We all get angry sometimes, but if you’re prone to rage bursts that rival The Hulk, it can really damage your relationships and even ruin your career. Here are some tips for keeping your cool when your temper feels like a short fuse burning.
Stop Yourself Before You React
Before you do anything else, try to hit the brakes as fast as you can. While it may seem obvious, taking a moment to yourself before you react is one of the most effective ways to keep that temper under control. What can differ, however, is what you do after you hit the brakes. There’s no silver bullet that works for everyone, but you can start with some of the classics:
- Count to 10: In your head or out loud, so you can cool down and see where you’re at afterward.
- Think about the situation: Ask yourself a question to help you assess the situation. Is it something you can control? Did you misunderstand the thing that’s fuelling your fire? Know where you’re going before you move forward.
- Take a time out: Excuse yourself and step away from the situation. You’re a pot of boiling water, so remove yourself from the heat source before you boil over.
- Take a couple of deep breaths: Slow your heart rate and send oxygen to your brain. Psychologist Carlos Coto at Pick the Brain suggests the 4×4 breathing technique where you breath in for four seconds, hold the breath for four seconds, and exhale the breath slowly for four seconds. Repeat until you feel calm enough to react.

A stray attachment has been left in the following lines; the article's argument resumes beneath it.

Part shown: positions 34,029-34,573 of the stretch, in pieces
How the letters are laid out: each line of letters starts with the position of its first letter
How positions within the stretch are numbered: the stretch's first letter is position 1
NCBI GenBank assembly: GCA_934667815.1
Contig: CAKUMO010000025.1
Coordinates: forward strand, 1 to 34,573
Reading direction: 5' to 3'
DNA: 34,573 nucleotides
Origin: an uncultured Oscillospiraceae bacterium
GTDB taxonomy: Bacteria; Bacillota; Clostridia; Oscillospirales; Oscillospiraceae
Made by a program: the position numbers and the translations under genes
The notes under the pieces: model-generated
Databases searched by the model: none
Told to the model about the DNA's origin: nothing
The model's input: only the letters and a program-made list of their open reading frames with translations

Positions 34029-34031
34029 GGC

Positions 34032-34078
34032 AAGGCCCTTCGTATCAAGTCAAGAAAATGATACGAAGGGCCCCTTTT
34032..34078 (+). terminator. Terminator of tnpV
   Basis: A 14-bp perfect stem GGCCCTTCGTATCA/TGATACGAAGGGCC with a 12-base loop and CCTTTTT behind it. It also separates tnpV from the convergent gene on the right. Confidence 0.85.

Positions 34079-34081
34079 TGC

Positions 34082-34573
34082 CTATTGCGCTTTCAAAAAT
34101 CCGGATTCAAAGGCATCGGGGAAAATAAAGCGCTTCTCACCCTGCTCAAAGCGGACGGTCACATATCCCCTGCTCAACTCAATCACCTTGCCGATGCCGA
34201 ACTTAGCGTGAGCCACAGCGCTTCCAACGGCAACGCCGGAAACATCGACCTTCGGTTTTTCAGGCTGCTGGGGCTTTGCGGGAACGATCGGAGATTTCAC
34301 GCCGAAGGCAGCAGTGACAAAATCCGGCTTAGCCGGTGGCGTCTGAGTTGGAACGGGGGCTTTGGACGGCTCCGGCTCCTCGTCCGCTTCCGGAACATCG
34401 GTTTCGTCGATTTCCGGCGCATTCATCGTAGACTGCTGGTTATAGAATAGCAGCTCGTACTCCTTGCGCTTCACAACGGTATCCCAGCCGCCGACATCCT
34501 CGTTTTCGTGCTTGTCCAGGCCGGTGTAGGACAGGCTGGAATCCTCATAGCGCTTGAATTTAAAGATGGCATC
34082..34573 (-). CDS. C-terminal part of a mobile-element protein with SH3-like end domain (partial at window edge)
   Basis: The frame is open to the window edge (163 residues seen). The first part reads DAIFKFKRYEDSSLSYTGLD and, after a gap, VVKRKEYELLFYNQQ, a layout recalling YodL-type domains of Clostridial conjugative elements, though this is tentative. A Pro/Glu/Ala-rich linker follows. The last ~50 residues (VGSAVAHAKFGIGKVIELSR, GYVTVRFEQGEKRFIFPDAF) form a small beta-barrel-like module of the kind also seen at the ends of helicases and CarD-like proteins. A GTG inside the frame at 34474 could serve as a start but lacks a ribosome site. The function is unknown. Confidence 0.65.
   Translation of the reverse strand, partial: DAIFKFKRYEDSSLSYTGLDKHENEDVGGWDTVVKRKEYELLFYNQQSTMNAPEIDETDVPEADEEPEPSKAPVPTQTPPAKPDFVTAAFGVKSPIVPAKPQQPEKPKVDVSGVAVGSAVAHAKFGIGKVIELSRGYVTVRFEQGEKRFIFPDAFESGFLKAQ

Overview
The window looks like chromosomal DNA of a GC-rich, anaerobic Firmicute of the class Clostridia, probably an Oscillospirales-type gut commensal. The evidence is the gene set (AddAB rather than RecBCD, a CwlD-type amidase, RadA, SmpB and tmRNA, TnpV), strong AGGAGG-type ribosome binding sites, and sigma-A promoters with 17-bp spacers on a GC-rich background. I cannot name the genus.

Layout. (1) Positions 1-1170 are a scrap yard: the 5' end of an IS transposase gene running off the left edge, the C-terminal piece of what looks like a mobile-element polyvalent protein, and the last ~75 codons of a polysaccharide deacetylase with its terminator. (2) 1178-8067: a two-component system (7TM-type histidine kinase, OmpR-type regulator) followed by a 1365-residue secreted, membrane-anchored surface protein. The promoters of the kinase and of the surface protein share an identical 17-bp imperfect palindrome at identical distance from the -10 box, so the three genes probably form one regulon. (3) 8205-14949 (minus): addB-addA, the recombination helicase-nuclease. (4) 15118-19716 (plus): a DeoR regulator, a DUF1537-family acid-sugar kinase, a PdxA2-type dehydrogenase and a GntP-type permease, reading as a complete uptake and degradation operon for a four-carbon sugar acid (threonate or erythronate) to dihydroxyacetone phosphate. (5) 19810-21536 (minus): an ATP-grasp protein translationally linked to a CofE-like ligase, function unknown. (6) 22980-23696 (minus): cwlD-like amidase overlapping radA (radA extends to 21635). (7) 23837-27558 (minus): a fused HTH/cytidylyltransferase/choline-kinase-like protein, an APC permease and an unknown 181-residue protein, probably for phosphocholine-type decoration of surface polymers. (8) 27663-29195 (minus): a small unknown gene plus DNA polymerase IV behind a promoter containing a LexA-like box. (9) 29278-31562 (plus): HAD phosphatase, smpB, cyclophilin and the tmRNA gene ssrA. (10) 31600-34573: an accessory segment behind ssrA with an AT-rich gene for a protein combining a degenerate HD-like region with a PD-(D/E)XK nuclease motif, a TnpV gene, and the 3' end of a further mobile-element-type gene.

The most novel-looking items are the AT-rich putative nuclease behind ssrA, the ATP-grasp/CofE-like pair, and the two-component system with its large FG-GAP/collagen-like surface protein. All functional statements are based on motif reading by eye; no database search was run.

If it feels like your patience is always on its last thread, a simple trick you can do is to keep something in your pocket to mess with. It can be a pebble, a coin, a pen, whatever you like as long as it’s a physical object. Think of it as your talisman and reach for it when your impatience starts to peak. Mary Jane Ryan, author of Power of Patience, explains how this can kill your temper’s momentum:
…when you start to feel irritated, move it from one pocket to the other. This will interrupt the impatience cycle and give you a chance to regroup.
You can fiddle with it when your anger starts to build just as if you were nervous. Then when things get to be too much, do the pocket switcharoo. Your mind will be forced to switch gears and focus on the action of handling the object, making you more self-aware, and giving you just long enough time to let your better thinking kick in and pull you back from the ledge. It might sound a little silly at first — like it’s a totem from the movie Inception — but it can be very effective if you give it an honest chance. The key to stopping your temper is derailing your mind, as if you’re cutting a burning fuse before it gets to the bomb.
Picture Yourself Getting Angry and See How It Would Look
Looking at situations in the third person can be useful for problem solving, but it can also help you shift your perspective on situations when you’ve lost sight of things. When your temper rises, tunnel vision narrows your thoughts, making it seem like getting angry is the only course of action.
Caroline Smith at Mind Tools suggests you imagine what you look when you’re angry to snap yourself out of it before it happens: